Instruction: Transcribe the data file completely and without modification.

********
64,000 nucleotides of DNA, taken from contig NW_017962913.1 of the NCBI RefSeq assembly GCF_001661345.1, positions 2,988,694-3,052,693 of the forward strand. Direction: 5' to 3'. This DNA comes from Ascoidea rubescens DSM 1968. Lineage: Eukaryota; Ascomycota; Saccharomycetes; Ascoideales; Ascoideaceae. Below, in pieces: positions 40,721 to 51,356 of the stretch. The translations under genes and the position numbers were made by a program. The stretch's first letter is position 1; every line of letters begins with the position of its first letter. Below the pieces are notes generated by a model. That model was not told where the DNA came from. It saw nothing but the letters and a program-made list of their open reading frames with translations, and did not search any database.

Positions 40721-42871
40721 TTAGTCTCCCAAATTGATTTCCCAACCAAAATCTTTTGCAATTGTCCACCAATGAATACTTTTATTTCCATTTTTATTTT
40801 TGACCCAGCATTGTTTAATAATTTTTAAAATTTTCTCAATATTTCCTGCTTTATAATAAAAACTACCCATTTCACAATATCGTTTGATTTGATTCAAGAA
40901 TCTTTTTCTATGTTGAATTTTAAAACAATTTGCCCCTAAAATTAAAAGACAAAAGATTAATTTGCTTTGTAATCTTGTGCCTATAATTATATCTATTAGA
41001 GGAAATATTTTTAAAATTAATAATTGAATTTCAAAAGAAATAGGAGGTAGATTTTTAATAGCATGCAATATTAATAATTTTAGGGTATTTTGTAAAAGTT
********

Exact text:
64,000 nucleotides of DNA, taken from contig NW_017962913.1 of the NCBI RefSeq assembly GCF_001661345.1, positions 2,988,694-3,052,693 of the forward strand. Direction: 5' to 3'. This DNA comes from Ascoidea rubescens DSM 1968. Lineage: Eukaryota; Ascomycota; Saccharomycetes; Ascoideales; Ascoideaceae. Below, in pieces: positions 40,721 to 51,356 of the stretch. The translations under genes and the position numbers were made by a program. The stretch's first letter is position 1; every line of letters begins with the position of its first letter. Below the pieces are notes generated by a model. That model was not told where the DNA came from. It saw nothing but the letters and a program-made list of their open reading frames with translations, and did not search any database.

Positions 40721-42871
40721 TTAGTCTCCCAAATTGATTTCCCAACCAAAATCTTTTGCAATTGTCCACCAATGAATACTTTTATTTCCATTTTTATTTT
40801 TGACCCAGCATTGTTTAATAATTTTTAAAATTTTCTCAATATTTCCTGCTTTATAATAAAAACTACCCATTTCACAATATCGTTTGATTTGATTCAAGAA
40901 TCTTTTTCTATGTTGAATTTTAAAACAATTTGCCCCTAAAATTAAAAGACAAAAGATTAATTTGCTTTGTAATCTTGTGCCTATAATTATATCTATTAGA
41001 GGAAATATTTTTAAAATTAATAATTGAATTTCAAAAGAAATAGGAGGTAGATTTTTAATAGCATGCAATATTAATAATTTTAGGGTATTTTGTAAAAGTT